By MIKEY HIRANO CULROSS, Rafu Sports Editor
It was a good three hours before game time, but the visitors’ dugout was a scrum of activity. A battalion of microphones, TV cameras and reporters’ ears were trained on the man of the moment, Albert Pujols, who sat on the precipice of baseball immortality.
Seated in relative calm near the bat rack, Lars Nootbaar watched with a mix of pride and awe.
“What he’s doing, it’s unbelievable,” said Nootbaar, the alumn of El Segundo High School and USC who is now in his second season in the majors. “He’s a great teammate, a better man. He handles it all so well, and it’s hard to imagine to do it for 22 years the way he has. It’s impressive, hard to believe, but that’s Albert.”
The day grew more impressive, as Pujols hit two home runs in the game, becoming only the fourth player in history to reach 700 in a career.
For the 25-year-old Nootbaar, it is the latest amazing event in what has been a thrilling couple of seasons. He now finds himself among the most popular players on the Cardinals, as they head into the postseason.
“This is the dream, this is what you always want as a kid,” he said.
It hasn’t been all applause and star moments, not by a long shot. After his call-up in July of last year, Nootbaar has had his struggles as he acclimates himself to big-league pitching. There have been several bounces between Triple-A Memphis and the majors, and he’s learning every step of the way.
“It’s definitely tough,” he said, citing the guidance of teammates like Pujols, Yadier Molina, Nolan Arenado and Paul Goldschmidt. “Those guys definitely make it easier. I can pick up on and learn from things they’ve done, and had a lot of success doing, so leaning on those guys is huge.”
Being very local to L.A. meant a healthy contingent of friends and family in the stands for the series at Dodger Stadium. His parents, Charlie and Kumi, as well as sister Nicole were beaming when Lars was announced and his face was shown on the huge stadium screens.
“All through his time in college and the minors, I never got nervous, but seeing him here, I got chills” said Charlie Nootbaar, who was a masterful batter in his playing days at Blair High in Pasadena. “It’s really tough, not only getting to the big leagues, but it’s so hard to stay up.
“Lars had a pretty terribly forst half of the season, so he was sent back to Memphis, but he’s made the adjustments, he got back here, and he’s really making the most of this opportunity.”
The young Nootbaar has certainly made an impact as the Cardinals raced toward the NL Central Division title and the postseason. Heading into games Monday, he’s batting .227 with 14 home runs and 40 RBI. During the recent three matchups against the Dodgers, he had five hits, including a home run.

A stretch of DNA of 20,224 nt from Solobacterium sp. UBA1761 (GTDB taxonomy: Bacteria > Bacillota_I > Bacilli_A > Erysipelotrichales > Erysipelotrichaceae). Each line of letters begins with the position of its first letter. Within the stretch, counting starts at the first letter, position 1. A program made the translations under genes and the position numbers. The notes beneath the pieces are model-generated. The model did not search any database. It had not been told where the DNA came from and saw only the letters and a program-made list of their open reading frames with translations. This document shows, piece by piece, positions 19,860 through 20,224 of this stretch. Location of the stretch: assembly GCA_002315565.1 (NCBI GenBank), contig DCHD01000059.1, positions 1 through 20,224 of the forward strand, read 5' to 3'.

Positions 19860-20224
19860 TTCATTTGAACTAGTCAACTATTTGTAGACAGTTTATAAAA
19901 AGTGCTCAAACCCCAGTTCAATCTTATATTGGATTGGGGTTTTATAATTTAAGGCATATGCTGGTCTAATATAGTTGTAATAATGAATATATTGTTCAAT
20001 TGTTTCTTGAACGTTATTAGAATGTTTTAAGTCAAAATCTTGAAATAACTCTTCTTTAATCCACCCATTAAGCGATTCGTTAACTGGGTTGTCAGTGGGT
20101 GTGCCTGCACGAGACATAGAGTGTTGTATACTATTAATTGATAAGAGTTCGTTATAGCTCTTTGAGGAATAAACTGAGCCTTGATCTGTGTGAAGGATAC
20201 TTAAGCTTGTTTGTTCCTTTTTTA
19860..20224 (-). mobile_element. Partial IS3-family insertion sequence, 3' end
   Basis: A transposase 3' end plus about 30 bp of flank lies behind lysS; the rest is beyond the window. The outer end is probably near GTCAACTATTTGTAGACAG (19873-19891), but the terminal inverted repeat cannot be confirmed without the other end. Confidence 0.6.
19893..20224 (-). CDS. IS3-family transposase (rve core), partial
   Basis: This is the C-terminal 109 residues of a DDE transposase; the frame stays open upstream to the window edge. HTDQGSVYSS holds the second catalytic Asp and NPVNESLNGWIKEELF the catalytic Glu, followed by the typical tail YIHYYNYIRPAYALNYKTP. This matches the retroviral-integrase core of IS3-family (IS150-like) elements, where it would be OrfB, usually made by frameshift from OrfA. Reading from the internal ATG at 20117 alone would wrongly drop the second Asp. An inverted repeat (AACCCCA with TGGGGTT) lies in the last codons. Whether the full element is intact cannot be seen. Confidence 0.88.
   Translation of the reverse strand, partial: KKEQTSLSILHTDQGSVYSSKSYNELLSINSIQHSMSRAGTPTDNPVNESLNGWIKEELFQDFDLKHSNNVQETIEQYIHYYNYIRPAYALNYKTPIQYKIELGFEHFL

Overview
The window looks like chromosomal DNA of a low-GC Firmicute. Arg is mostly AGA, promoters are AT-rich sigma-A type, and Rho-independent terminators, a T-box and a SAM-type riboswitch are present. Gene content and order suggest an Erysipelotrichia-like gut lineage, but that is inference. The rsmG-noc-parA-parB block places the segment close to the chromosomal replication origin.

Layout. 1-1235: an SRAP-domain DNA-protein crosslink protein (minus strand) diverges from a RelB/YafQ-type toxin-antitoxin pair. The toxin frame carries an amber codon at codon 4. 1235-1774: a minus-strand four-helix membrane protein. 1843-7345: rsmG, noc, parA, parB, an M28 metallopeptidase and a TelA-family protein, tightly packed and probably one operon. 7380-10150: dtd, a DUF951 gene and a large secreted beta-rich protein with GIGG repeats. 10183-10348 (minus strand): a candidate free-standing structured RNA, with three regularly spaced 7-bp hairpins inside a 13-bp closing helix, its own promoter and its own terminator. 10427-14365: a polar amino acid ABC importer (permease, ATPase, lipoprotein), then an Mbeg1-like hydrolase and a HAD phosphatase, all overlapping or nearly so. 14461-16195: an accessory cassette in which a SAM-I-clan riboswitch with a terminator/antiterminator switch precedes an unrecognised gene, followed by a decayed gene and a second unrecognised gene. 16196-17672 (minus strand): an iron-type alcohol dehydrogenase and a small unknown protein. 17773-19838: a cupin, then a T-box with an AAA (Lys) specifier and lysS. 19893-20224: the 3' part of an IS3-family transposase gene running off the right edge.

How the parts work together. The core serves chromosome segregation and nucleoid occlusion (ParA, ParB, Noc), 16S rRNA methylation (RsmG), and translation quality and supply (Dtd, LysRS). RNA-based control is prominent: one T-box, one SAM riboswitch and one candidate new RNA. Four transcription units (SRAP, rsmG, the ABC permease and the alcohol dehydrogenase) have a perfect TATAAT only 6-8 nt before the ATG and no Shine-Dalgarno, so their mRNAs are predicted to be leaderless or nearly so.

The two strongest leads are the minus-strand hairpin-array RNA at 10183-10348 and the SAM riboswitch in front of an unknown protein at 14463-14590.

One of the early Nootbaar legends that has taken flight concerns a certain spice utensil. When the team is rallying or someone hits a home run, it’s normally Nootbaar who leads the cheer, rubbing his fists atop one another in a “pepper grinder” motion.
Nootbaar explained to a local St. Louis TV station that the whole pepper show began with teammate Andrew Kizner talking about how the hot mid-summer weather can make the daily work of a baseball a real grind.
“He was talking about griding out good at-bats, team at-bats, stuff like that, and it’s kind of run off and taken a life of its own,” he said.
The gesture has become so popular that someone sent an actual wooden pepper grinder to the team that can be seen in their dugout, and it’s usually Nootbaar who manages to grab it immediately following a Cardinals home run.
At least one online auction has popped up, offering Nootbaar-signed pepper grinders.
The playoffs got underway Friday, with the Cardinals hosting the Philadelphia Phillies, and the San Diego Padres taking on the Mets in New York.
Once the season ends, Nootbaar will be able to devote a bit of brain power to a few other topics. If he chooses to join next year’s World Baseball Classic tournament, he would eligible to play for either the U.S. or Japan, his mother’s home country.
Another project on the possible horizon is a marketing plan the likes of which baseball hasn’t seen in decades – a player-themed candy bar.
Given the syntax of his name – home fans join in the call of “Nooooot” when he takes the field – it’s kind of a no-brainer, but nothing has been finalized on that front.
“We’ll see,” he said with broad grin, “There’s some stuff in the works, but nothing official just yet.”
Rafu Shimpo photos by MIKEY HIRANO CULROSS